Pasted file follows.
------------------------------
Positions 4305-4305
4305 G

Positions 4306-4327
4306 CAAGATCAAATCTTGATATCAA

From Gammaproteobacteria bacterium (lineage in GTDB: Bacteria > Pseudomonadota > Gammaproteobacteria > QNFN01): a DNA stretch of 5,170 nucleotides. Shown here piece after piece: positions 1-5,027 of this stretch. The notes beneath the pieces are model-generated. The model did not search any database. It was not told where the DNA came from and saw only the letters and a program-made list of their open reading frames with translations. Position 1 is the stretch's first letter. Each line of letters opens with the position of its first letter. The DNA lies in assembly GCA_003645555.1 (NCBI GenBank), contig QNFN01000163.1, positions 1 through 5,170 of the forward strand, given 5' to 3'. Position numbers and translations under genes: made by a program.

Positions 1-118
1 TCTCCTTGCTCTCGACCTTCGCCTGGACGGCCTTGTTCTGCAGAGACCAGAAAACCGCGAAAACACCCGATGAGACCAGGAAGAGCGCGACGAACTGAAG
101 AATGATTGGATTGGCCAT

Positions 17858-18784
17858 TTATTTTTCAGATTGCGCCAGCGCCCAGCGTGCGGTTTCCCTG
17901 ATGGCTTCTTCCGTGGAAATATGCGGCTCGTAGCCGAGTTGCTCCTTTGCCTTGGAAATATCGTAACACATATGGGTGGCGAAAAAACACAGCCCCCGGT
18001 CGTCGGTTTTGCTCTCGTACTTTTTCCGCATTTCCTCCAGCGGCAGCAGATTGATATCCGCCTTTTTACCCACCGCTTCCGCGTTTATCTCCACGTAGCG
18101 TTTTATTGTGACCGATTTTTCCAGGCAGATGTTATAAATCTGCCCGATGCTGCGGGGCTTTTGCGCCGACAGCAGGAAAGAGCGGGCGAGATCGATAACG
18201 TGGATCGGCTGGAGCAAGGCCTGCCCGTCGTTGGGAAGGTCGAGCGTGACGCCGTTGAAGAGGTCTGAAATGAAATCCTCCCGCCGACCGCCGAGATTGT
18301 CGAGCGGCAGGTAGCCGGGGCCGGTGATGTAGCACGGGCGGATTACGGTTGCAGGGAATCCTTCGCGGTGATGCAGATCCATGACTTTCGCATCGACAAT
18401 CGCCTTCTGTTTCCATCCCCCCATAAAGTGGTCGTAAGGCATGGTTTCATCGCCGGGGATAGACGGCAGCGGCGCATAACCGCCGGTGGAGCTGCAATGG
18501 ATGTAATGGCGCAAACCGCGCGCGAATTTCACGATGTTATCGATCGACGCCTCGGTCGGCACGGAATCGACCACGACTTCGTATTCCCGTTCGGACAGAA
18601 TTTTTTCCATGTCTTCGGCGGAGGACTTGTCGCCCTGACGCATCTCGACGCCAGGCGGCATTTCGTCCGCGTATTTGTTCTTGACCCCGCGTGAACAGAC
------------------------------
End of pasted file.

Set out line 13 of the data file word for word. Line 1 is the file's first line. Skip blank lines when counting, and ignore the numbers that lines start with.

18101 TTTTATTGTGACCGATTTTTCCAGGCAGATGTTATAAATCTGCCCGATGCTGCGGGGCTTTTGCGCCGACAGCAGGAAAGAGCGGGCGAGATCGATAACG